Will Boggs MD
Jeff Mason is a White House Correspondent for Reuters and the 2016-2017 president of the White House Correspondents’ Association. He was the lead Reuters correspondent for President Barack Obama's 2012 campaign and interviewed the president at the White House in 2015. Jeff has been based in Washington since 2008, when he covered the historic race between Obama, Hillary Clinton and John McCain. Jeff started his career in Frankfurt, Germany, where he covered the airline industry before moving to Brussels, Belgium, where he covered the European Union. He is a Colorado native, proud graduate of Northwestern University and former Fulbright scholar.
Twitter handle: @jeffmason1
(Reuters Health) - Men aged 55 to 69 years should be informed of the possible benefits and harms of prostate cancer screening and then make their own decision on whether or not to be screened, according to the latest recommendations from the U.S. Preventive Services Task Force (USPSTF).
(Reuters Health) - An overactive immune response, which can occur with viral infections, could result in sudden hair graying, according to research in mice.
(Reuters Health) - African-Americans admitted to the intensive care unit (ICU) for heart failure are less likely than white patients to receive care by a cardiologist.
(Reuters Health) - A new device applied to the skin could allow people with diabetes to monitor their blood sugar levels without the need for finger sticks or other blood sampling.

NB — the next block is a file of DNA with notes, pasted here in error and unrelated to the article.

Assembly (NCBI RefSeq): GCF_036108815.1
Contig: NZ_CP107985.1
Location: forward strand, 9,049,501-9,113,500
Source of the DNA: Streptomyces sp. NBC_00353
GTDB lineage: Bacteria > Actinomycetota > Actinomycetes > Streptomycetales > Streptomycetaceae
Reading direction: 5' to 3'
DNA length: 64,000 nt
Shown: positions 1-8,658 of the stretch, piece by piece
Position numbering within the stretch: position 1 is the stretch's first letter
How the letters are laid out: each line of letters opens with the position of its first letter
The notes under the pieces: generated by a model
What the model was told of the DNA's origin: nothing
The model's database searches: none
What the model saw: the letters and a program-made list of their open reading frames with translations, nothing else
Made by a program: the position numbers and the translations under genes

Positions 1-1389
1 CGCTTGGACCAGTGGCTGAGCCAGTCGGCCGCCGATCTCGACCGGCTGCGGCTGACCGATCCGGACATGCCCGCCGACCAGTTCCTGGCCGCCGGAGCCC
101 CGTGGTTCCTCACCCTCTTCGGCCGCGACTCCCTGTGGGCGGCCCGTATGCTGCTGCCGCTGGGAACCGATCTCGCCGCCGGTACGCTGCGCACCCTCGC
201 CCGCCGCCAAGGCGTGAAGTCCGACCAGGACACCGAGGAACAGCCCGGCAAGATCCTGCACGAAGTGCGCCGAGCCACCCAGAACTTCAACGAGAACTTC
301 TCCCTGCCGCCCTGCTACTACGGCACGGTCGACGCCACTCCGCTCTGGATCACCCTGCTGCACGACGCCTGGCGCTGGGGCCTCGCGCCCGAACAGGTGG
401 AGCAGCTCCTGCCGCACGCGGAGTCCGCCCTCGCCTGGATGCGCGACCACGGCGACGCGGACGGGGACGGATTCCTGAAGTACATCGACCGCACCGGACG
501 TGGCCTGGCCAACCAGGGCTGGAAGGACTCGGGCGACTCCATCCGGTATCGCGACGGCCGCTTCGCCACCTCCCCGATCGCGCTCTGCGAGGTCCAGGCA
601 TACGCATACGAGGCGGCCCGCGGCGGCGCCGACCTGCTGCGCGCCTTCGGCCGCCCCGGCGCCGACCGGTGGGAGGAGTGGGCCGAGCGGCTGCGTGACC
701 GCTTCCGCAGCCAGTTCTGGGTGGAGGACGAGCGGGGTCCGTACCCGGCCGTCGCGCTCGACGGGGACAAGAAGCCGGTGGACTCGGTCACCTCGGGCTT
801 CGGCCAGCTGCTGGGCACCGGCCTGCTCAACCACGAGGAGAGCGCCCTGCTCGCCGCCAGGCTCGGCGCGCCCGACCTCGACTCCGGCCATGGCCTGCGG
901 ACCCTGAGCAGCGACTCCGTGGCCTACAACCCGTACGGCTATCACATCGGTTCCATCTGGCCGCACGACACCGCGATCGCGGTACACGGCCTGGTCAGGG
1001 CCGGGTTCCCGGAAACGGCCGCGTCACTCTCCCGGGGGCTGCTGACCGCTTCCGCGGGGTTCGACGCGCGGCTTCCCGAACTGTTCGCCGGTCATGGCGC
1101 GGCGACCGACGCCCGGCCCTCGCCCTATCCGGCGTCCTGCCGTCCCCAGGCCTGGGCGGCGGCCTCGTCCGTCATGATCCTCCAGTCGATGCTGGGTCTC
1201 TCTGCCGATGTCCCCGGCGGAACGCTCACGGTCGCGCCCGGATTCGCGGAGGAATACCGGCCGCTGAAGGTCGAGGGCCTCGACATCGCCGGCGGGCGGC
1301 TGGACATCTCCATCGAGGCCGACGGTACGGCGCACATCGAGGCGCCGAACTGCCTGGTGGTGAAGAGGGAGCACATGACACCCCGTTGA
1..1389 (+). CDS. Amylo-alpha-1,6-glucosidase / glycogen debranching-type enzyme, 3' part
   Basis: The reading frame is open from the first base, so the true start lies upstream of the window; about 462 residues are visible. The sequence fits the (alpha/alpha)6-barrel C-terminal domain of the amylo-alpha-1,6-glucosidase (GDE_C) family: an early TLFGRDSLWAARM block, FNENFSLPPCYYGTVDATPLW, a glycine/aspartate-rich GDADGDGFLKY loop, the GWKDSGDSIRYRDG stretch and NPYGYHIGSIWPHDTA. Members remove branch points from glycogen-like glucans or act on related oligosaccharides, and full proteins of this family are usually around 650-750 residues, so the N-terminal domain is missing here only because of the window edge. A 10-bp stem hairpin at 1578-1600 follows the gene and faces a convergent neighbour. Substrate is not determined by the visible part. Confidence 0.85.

(Reuters Health) - Well into our 70s, we continue to develop new cells in an area of the brain responsible for new memories and exploration of new environments, scientists report.
(Reuters Health) - Most people with a new diagnosis of epilepsy will remain seizure free with their first or second antiepileptic drug, but there’s still a need for better treatments, according to a new report.
(Reuters Health) - An experimental blood test accurately identifies people who do, or don’t, have celiac disease, even if they are following gluten-free diets, researchers say.
(Reuters Health) - Brain cells - neurons - develop gene mutations over the course of a lifetime, contributing to normal aging and potentially presenting a target for treatments that stave off dementia and other types of cognitive decline, researchers say.
(This version of December 12 story modifies paragraph 6 to clarify that Dr. Phipps is a member of the Task Force, not its chair.)
(Reuters Health) - Whether it's colon cancer, breast cancer, or ovarian cancer, survival rates in the U.S. are lower for black people than for white people, three new studies show.